David Masondo, lead singer of popular mbaqanga duo Soul Brothers, assaulted his wife Nomsa and pointed a firearm at her because she would not allow a sangoma to perform a ritual on her.
Giving evidence at the Protea magistrates' court yesterday Nomsa said her husband assaulted her a day after she had spurned his efforts to involve her in the ritual.
She had left their home in Mofolo, Soweto, after an argument and spent the night at her sister-in-law's house in Winchester Hills, Johannesburg south.
She returned home the following day to a fuming Masondo, who threw a plastic water bottle at her that hit her left shoulder.
Masondo is facing two counts of intimidation, one of pointing a firearm, another of pointing an object that looked like a firearm and two of failing to lock away his firearms.
Masondo has pleaded not guilty to all the charges.
He has a 9mm pistol, which is kept in a drawer next to the bed, and an assault rifle that is stored under the bed.
In her evidence Nomsa said Masondo left for Durban with their two children Amanda, 17, and Mbuso, 15.
When they came home on January 9 they were accompanied by a sangoma from Kwandengezi in KwaZulu-Natal.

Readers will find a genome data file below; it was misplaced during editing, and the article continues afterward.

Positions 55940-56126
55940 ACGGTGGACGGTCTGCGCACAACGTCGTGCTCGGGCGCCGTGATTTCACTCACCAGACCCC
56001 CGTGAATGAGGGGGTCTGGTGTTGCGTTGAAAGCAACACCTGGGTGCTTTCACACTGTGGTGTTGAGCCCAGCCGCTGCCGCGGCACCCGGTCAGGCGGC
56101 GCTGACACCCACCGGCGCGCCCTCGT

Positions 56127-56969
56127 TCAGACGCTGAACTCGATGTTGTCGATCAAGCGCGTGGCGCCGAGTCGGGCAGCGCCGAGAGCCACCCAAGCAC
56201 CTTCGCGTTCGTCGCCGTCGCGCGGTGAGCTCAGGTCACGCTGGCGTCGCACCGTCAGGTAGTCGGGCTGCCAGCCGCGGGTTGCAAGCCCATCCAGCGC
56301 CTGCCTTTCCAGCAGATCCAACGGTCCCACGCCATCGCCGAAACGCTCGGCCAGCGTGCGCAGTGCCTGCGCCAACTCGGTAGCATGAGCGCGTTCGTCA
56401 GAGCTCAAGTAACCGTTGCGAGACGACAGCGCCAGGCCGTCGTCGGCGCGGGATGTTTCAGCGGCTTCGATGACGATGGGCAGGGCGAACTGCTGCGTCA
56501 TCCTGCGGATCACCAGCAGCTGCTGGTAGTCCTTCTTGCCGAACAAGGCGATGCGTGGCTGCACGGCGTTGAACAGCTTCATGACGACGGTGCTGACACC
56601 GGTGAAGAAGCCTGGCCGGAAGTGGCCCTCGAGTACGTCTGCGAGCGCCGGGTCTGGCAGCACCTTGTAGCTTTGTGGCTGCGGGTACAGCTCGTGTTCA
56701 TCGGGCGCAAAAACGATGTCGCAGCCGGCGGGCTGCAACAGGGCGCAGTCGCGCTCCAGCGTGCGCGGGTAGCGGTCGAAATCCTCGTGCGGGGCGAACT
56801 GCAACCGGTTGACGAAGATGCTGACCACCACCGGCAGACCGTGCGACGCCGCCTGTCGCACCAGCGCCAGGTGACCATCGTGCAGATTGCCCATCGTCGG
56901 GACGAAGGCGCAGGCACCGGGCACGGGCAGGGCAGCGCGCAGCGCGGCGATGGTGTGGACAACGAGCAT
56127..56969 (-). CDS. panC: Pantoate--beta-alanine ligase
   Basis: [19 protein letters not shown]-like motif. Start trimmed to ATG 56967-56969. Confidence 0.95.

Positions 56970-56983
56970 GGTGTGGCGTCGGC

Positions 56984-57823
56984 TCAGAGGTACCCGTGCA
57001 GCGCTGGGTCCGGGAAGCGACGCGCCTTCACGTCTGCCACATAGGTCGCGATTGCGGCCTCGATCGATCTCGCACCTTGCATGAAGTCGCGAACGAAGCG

The sangoma was to perform a ritual on her "because she was the only one left". The sangoma would use a razor to mark her all over the body and then cover the marks with muti.
"I refused because I did not know why the ritual was to be performed," she testified. "I could not understand why I had to do it. I had had enough.
"My husband was angered by my refusal. He did not seem to understand when I told him that I would not allow the sangoma to mark me.
"My husband told me that I was delaying things. He threatened to throw me out and I believed him because he had done that a hundred times before after using drugs."
Masondo and his wife had signed an agreement that no man would be in Masondo's cars when his wife was driving, no man would speak to her at their gate and she would not sleep away from home without his knowledge.
She told the court she had signed the agreement because she wanted to prove her innocence.
It took Nomsa Masondo almost a month to open a case against her husband because she was afraid she wouldn't have anywhere else to go.
The trial continues in May.